Micah L. Sifry, a former Nation associate editor, is co-founder and executive director of Civic Hall. His most recent book, edited with Tiago Peixoto, is Civic Tech in the Global South: Assessing Technology for the Public Good.
In 2000, George W. Bush won 48 percent of the national vote, against a combined total of 52 percent for Al Gore and Ralph Nader.
It’s Friday afternoon in early October at the Working Families Party’s shabby but bustling headquarters in downtown Brooklyn, and no one is going home early.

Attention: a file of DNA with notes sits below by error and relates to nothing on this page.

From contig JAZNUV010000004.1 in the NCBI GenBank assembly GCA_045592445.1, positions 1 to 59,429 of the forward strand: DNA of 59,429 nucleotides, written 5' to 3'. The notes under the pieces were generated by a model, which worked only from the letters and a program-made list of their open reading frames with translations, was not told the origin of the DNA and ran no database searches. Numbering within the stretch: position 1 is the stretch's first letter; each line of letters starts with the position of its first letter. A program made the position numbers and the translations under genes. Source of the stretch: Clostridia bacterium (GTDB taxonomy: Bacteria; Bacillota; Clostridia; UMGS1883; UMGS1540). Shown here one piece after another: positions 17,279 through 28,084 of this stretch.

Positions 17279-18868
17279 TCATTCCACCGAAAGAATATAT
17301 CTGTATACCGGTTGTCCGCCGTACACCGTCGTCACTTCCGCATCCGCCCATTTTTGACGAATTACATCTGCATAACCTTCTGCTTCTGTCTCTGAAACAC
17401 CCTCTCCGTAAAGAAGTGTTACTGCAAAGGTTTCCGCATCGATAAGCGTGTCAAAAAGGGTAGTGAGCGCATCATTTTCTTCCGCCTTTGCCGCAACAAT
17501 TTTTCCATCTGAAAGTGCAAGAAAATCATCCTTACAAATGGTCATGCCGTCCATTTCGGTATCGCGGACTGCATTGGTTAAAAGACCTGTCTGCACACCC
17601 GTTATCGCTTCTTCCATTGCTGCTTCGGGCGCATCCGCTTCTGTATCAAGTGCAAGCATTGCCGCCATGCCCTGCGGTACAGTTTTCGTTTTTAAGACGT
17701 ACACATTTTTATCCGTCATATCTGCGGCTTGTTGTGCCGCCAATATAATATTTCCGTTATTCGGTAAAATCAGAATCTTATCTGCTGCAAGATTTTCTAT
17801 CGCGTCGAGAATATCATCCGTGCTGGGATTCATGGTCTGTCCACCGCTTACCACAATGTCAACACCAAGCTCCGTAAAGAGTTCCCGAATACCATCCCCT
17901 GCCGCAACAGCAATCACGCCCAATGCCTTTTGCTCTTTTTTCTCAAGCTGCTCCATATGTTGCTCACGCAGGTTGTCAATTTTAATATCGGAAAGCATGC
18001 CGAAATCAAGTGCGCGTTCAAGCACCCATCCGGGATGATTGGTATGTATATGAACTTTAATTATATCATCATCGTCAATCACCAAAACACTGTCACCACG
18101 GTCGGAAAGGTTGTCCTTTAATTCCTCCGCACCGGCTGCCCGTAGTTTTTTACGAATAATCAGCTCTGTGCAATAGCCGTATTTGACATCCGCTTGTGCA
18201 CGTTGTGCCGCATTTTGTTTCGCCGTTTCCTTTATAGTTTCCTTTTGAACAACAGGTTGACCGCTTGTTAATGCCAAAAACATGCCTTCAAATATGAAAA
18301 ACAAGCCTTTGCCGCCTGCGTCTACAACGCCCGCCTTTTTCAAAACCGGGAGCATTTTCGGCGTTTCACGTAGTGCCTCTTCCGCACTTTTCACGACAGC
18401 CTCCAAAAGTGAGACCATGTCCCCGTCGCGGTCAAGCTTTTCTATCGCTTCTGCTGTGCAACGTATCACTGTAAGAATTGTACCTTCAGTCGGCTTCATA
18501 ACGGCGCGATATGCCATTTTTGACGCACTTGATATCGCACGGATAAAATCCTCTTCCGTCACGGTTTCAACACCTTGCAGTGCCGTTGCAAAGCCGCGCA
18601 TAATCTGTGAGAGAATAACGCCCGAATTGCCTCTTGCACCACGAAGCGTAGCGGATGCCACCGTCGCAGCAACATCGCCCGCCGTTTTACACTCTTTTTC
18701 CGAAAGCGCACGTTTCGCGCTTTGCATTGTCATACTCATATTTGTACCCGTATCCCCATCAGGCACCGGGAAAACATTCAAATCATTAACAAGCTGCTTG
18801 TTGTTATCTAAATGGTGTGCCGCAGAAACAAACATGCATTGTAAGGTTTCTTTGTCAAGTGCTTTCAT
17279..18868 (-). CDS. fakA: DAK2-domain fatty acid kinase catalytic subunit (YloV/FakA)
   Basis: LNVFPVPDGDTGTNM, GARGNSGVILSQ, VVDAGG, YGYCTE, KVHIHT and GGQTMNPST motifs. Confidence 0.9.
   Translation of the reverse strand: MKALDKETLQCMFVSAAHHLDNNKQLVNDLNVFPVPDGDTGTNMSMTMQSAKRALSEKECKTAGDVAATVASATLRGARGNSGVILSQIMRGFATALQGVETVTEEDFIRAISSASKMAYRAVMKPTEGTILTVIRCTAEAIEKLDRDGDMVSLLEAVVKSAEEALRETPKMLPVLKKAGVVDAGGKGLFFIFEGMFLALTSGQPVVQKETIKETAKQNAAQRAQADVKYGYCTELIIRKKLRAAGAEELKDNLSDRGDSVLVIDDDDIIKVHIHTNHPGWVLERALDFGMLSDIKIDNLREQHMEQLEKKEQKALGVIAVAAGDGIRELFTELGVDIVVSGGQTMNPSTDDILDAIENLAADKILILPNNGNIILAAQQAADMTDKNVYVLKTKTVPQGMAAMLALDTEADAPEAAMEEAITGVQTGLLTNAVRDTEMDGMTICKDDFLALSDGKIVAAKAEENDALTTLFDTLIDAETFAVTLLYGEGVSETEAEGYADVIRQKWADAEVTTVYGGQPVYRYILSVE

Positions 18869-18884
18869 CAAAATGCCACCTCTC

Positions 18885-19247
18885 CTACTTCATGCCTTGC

The US Green Party held its first-ever midterm convention since becoming a full-fledged national party in Philadelphia a week ago, and the gathering of seventy-nine delegates from thirty-nine stat
<& "$_basedir/include/icaps.imhtml", style=>$icapstyle, letter=>'”A’ &>rguing with intelligence, a massive array of facts and a sly wit, Sifry claims that our two-party system is a ‘duopoly’ that decisively dictates national politics through control of federal money and does not reflect the views or needs of many Americans.” —Publishers Weekly, on Micah L. Sifry’s Spoiling For a Fight: Third-Party Politics in America.